Complete food

25 July 2014 ~Question of the Day~Complete Food

If you were able to bring just one food to the starving children of the world, what would that food be?

No single food is adequate for nutrition, so I refuse to accept an unacceptable condition ! 😉

A diet based solely on spirulina, other than being boring, would lead to long term deficiencies of several nutrients – most particularly Vit C – not acute deficiency, there is enough there to avoid scurvy, but not enough to allow our systems to adequately combat cancer or viral invasion.

We have evolved for a varied diet, high in fruits and vegetables and nuts. Most particularly high in green leafy stuff. Without such a varied diet, we will be prone to all sorts of sub optimal long term outcomes, particularly if the diet is encountered early in life.

Poor diet is exceptionally stressful on mothers, as evolution favours the next generation, and our biochemical systems will strip nutrients from the mother to feed the child, provided it doesn’t actually kill the mother.

So there is no single food that is adequate.

The whole concept of single point, “magic bullet” solutions needs to be abandoned (however much they are favoured by corporate advertising gurus, and however appealing they are to our juvenile binary neural networks).

What we require is broad spectrum solutions, with much room for individual and group diversity within the spectra available, and with as much redundancy as we can build into every level. As far as I can tell from my investigations that is the only mathematically stable approach to security. It does not appear possible to deliver any significantly useful probability of long term stability in open systems with narrow focus centrally controlled solutions – there is just too much variability that cannot be constrained. If we have central systems that promote and sustain individual and group diversity, that appears to be a stable arrangement.

We can have global abundance.

At the global level there are 2 hectare (Ha) of land per person, a third of which is desert due to heat or cold. If we reserve a third of what is left for nature reserves, that still leaves us with just under a hectare each, which is 2 acres (roughly). You can grow a lot of veges on 2 acres. The global average for food production is about 6T/Ha (we can do much better than that with enclosed gardens providing optimised environments for the plant communities within). If we allow for each person eating about 1.5Kg of food per day, that is half a ton per year. Allow another half ton per year for security (required redundancy, that can be recycled to the non-human ecosystem in normal circumstances) – which leads to a requirement of 1T food per year, or 1/6th Ha (1/3 of an acre per person per year) of non-reserve land – for non-animal food production.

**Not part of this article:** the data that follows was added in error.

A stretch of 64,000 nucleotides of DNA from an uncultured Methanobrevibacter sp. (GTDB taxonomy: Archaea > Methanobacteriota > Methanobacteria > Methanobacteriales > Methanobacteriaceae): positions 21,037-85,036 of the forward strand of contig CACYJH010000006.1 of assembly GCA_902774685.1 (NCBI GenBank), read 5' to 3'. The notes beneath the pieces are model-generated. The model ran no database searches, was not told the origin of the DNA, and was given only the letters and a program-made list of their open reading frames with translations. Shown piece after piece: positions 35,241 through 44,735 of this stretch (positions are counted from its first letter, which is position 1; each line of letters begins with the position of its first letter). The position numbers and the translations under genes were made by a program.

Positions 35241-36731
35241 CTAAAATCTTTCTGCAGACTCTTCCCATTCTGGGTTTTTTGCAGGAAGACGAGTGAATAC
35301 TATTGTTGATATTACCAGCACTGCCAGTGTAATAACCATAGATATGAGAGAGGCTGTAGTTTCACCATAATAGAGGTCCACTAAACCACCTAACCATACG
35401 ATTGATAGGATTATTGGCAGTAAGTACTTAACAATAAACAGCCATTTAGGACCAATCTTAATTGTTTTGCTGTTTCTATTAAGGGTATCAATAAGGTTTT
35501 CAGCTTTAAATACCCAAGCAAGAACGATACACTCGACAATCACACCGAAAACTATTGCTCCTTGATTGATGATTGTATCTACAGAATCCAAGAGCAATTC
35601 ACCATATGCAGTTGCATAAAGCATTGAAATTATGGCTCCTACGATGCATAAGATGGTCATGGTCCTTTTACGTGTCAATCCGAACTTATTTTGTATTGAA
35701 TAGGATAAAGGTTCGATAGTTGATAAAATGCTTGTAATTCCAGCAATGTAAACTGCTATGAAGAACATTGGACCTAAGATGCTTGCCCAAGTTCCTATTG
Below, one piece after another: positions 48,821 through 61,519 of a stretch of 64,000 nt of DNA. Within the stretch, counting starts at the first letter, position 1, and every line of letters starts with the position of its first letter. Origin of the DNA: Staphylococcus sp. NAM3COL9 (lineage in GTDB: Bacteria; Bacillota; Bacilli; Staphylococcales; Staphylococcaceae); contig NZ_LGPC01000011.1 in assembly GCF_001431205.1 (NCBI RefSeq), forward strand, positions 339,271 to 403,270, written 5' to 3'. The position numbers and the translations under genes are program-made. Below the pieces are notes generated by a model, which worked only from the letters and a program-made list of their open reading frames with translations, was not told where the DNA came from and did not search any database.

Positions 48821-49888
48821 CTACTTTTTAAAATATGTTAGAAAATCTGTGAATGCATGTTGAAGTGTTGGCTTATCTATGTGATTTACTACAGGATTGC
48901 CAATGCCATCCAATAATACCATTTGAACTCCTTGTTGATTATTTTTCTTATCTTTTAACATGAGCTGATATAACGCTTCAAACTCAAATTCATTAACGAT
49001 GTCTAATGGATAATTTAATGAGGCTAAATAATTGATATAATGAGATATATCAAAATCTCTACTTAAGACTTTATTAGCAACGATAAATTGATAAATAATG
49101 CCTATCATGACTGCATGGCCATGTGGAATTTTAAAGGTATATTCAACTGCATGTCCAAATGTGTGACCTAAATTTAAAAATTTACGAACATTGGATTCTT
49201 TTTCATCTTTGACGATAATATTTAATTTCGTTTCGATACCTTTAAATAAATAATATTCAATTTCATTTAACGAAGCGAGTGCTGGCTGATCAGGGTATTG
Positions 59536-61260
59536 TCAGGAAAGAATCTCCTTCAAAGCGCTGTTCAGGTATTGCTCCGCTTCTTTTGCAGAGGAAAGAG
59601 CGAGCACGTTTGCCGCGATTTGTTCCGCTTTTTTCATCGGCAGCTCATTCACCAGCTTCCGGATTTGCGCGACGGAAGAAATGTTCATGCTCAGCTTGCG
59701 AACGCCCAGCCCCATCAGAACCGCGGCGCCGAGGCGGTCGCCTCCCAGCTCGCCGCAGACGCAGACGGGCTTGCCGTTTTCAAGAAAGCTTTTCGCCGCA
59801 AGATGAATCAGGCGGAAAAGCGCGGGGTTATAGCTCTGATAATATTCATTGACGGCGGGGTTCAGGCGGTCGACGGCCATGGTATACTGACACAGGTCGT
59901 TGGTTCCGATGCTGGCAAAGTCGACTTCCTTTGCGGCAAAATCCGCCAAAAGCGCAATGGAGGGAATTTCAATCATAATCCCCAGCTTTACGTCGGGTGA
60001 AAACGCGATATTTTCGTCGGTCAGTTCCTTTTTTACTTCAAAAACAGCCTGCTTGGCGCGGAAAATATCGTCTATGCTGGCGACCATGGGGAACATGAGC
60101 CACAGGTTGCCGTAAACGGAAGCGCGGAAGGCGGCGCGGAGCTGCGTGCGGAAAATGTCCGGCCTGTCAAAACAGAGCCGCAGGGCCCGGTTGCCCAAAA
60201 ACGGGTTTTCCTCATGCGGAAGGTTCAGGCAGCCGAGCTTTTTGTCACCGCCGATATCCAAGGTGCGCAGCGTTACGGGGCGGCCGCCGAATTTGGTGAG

So giving people the tools to store water, and protect crops from animal and insect predation, seems to be the most effective way of feeding everyone.
The mathematics says that if people are prepared to adopt a vegan diet, we can feed 6 times the earth’s current population (and maintain a year’s food reserves with constant turnover) while still leaving a third of every ecosystem (and all the deserts and ice lands) in an undisturbed natural state.

We are not short of resources.

We can easily do it.

We have the technological capacity to have it done within 2 years – every person on the planet housed and fed in sustainable sanitary conditions. (Current global cement production in sufficient to allow us to construct new secure monocoque design dwellings for every person on the planet in two years – if required.)

We will never do it if we rely on market incentives, because markets always value abundance of anything at zero, and guilds (at all levels) will protect their market share – so there can never exist any market incentive to provide abundance to all. Markets only ever provide abundance to a very small group at the top of the system (but human optimism means most people think they will make it into that small group, but don’t).

So – a bit of a twist to the question, and an attempt at a stable broad spectrum solution to a major human issue.

About Ted Howard NZ

Seems like I might be a cancer survivor. Thinking about the systemic incentives within the world we find ourselves in, and how we might adjust them to provide an environment that supports everyone (no exceptions) - see
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